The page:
In the US, police powers keep growing as the constitution deteriorates. (1) The militarisation of police makes them more dangerous. (2) Police abuses occur every day on the pages of responsible newspapers. Sometimes they are related to the War on Drugs, as police batter down doors, smash in heads and gun down people they suspect of selling the wrong things. You cannot film or hand out things the police do not want you to anymore. (3)
A journalist was arrested recently for filming a public meeting of the DC Taxicab Commission. (4)
In fact, in the UK you cannot take photos of the police at all anymore, even though they can film anything they want. (5)
You cannot protest things they do not want you to protest (6) or dance where they do not want you to dance (7).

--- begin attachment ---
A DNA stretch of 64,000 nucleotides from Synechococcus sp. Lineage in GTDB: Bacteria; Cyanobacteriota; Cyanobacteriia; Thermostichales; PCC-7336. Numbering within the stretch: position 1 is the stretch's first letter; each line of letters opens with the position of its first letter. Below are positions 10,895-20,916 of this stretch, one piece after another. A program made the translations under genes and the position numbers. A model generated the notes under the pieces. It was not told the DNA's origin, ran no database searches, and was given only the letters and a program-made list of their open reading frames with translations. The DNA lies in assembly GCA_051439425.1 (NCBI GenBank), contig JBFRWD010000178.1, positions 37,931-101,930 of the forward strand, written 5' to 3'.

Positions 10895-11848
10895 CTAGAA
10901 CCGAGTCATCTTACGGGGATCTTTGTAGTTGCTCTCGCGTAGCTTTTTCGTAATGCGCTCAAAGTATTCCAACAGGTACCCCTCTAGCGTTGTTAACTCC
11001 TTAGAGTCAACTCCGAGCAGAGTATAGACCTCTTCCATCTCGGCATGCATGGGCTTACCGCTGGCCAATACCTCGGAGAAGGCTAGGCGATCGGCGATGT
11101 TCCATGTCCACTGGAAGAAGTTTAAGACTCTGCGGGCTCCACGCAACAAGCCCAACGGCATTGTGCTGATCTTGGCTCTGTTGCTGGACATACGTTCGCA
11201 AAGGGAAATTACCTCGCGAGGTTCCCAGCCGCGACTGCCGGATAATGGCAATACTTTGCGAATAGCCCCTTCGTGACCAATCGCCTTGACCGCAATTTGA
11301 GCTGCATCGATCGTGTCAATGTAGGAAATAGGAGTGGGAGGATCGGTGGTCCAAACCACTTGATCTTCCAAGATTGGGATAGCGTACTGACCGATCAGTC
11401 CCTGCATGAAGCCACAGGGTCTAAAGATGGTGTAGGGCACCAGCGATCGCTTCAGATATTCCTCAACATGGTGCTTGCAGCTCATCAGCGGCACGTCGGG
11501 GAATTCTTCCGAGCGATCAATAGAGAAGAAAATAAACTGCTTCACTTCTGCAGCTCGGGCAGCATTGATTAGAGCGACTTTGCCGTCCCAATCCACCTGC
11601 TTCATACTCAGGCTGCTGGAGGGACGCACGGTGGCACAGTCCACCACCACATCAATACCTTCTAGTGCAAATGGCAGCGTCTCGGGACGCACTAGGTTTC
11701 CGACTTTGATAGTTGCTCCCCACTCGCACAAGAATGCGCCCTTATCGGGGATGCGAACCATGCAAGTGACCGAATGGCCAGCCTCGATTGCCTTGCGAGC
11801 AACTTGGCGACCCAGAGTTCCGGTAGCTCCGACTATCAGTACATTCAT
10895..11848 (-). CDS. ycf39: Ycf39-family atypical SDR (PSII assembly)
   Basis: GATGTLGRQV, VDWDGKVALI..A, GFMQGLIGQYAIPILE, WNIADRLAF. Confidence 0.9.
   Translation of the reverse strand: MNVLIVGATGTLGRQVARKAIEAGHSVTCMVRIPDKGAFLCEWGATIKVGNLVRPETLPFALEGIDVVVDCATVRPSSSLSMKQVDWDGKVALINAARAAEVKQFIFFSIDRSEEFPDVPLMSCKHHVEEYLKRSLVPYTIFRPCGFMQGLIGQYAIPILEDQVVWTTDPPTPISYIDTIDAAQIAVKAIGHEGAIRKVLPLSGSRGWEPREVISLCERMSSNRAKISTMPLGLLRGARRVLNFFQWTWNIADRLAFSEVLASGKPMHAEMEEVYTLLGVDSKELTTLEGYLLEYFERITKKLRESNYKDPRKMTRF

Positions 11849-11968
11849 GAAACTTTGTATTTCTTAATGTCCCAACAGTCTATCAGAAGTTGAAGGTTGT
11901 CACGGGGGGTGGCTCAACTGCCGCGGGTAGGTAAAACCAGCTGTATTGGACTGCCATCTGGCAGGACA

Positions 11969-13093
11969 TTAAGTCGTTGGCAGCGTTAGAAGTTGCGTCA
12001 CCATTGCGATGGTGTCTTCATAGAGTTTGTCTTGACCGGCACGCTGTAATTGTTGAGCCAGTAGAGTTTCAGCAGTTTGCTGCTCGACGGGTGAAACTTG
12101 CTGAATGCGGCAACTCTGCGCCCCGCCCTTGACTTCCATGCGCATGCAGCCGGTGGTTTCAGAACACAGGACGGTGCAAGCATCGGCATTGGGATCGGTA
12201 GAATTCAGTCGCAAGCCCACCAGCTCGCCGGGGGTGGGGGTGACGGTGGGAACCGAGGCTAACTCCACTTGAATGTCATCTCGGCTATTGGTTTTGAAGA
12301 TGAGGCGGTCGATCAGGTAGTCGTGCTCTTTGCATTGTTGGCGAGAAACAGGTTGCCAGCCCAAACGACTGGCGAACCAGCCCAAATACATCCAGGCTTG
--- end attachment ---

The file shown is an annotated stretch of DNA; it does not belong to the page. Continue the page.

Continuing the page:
If you are really unlucky, you can be arrested for sitting.
Children’s lemonade stands are getting shut down like windows (that require five armoured men to close).
Police arrested two people for using a raft in a flooded street. They were not charged. (Some might say arrest for nothing is kidnapping.)
Sometimes cops taser people, some of whom are minors who end up in the hospital. In many cases, tasers have been used against people in handcuffs, children, the elderly or the mentally ill. 334 US citizens died between 2001 and August 2008 from police tasers, which are supposed to be non lethal.
Former marine Jose Guerena was shot by police 23 times for nothing; 13 year old Jimmy Cannon was shot 8 times. (8)
Sometimes violent acts against innocent civilians are carried out by police with histories of violence, and other police defend them, and they go back on the beat. (9)
The list continues. (10) These are merely well-publicised, recent examples. Police brutality in minority communities has been a fact of life for decades. These are not isolated incidents. They are the result of giving someone authority and weapons. But then, the police are just following orders and keeping us safe.